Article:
My Georgia History

Confederate Gun Powder Works

For over 140 years it has stood there, the towering brick obelisk, called the “Confederate Powder Works” chimney.  It’s located on Goodrich Street, right in front of the Sibley Mill.  How did it get there and what does it represent in the history of Augusta, Georgia?

It all started back on July 10, 1861. Confederate President, Jefferson Davis, selected Colonel George Washington Raines, to select the site and build a Gunpowder Mill.  At that time, Jefferson Davis knew we were going to war with the North.  The South had no factories making gunpowder, except a small stamping mill in the interior of Tennessee.  A rapid tour of the south was taken to find a suitable site.  In his own words, Colonel Raines said Augusta was chosen,  “…for several reasons, for its central position, for its canal transportation and water power, its railroad facilities, and especially for the security from attack.”  The work was started.  He sent men to see how gunpowder was made and then had them come back to Augusta.  He ordered saltpeter and other ingredients that were necessary to make gunpowder.  He then started building.  You couldn’t have just one building, that would be too dangerous.  Colonel Raines hired William Pendleton, formally of the large Tredegar Iron Works, inRichmond, Miller Grant a civil engineer from Savannah, and C. Shaler Smith, an Augusta architect.  In all, 26 buildings were built, using 5 million bricks.  The Powder Mill was on a track of 140 acres that extended nearly two miles along the banks of the canal.

On July 10, 1861, Confederate President Jefferson Davis instructed Colonel George Washington Raines to build a gunpowder factory. He was given cart-blanc to money, just do it, ASAP. The work began, 26 buildings were built, supplies were shipped in and gunpowder was made. The first gunpowder was made on April 13, 1862; just nine months after Colonel Raines received the orders. The gunpowder made was good.  Even the North said so after capturing some and using it against the South. The Power Works Mill produced some 3,000,000 lbs during the Civil War.  There has always been a question as to why Sherman didn’t come to Augusta on his march to the sea in 1864.   He marched to Atlanta and fought the battle of Atlanta.  That was the battle General William H. T. Walker, an Augustan, lost his life.  Sherman burned Atlanta to the ground.  The people in Augusta knew he was coming here next. The city of Augusta talked about burning their cotton. Fictitious telegrams were sent, advising general so and so, to come to Augusta and be with general so and so.  None of these messages were true.  But Sherman didn’t come; he marched to Savannah burning everything in his way. Sherman didn’t burn Savannah, but then marched north to Columbia, and burned about a third of that city.  Dr. Edward Cashin wrote a book giving the reason Sherman didn’t come to Augusta.  It was because he had a girl friend here.  Whatever the reason he didn’t come and he didn’t destroy the Gunpowder Mill.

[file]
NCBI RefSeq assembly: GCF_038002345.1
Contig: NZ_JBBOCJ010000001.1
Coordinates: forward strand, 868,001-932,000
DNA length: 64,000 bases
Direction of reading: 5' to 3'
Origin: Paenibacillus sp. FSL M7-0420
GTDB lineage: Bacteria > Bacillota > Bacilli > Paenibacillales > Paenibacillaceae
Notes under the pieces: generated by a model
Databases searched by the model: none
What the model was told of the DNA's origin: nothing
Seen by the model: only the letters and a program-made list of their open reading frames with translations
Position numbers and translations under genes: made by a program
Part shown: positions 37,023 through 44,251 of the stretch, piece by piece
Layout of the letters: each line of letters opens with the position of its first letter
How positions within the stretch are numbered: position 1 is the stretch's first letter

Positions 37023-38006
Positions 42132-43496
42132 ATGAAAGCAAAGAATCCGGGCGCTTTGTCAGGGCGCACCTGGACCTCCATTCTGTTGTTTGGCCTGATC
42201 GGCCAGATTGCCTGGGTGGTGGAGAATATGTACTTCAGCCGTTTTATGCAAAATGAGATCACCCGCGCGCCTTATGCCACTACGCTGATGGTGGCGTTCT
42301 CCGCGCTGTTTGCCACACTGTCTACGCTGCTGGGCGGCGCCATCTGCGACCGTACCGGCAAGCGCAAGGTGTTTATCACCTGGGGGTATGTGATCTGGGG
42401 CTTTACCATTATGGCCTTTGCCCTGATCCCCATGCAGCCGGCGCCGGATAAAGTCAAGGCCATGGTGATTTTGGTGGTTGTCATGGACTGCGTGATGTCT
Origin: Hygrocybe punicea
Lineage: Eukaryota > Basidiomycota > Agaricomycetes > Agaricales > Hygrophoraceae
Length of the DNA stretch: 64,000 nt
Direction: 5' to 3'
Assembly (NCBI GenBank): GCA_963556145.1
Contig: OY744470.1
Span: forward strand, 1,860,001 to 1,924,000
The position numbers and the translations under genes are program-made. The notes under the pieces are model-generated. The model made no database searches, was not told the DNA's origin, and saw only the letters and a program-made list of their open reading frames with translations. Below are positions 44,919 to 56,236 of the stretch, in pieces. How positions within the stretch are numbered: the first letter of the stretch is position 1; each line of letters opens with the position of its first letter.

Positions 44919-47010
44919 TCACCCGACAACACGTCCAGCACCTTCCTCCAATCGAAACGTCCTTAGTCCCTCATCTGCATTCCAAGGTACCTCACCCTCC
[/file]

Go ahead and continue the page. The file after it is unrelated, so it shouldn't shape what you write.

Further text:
After the war, on October 31, 1872, the city of Augusta bought the powder mill buildings for $32,000.00. The buildings were demolished, all but the stately obelisk, that is.  The chimney stands 176ft. tall, and it’s a memorial to the men who died during the Civil War.

Written by Mark Woodard

Research sources:

  • The Story of Augusta. Cashin, Edward J. Spartanburg, SC. The Reprint Company Publishing. (1996)
  • Augusta, A Pictorial History. Callahan, Helen. Richmond County Historical Society Publishor. (1980)
  • Confederte City, Augusta Georgia 1860-1865. Corley, Florence Fleming. (1995)
  • Memorial History of Augusta, Georgia. Jones, Charles C. Spartanburg, SC. The Reprint Publishers. (1890)
  • From City to Countryside. Published with the cooperation of Historic Augusta, Inc. Haltermann, Bryan M. (1997)
  • The Brightest Arm of the Savannah, The Augusta Canal 1845-2000. Cashin, Edward J. (2002)

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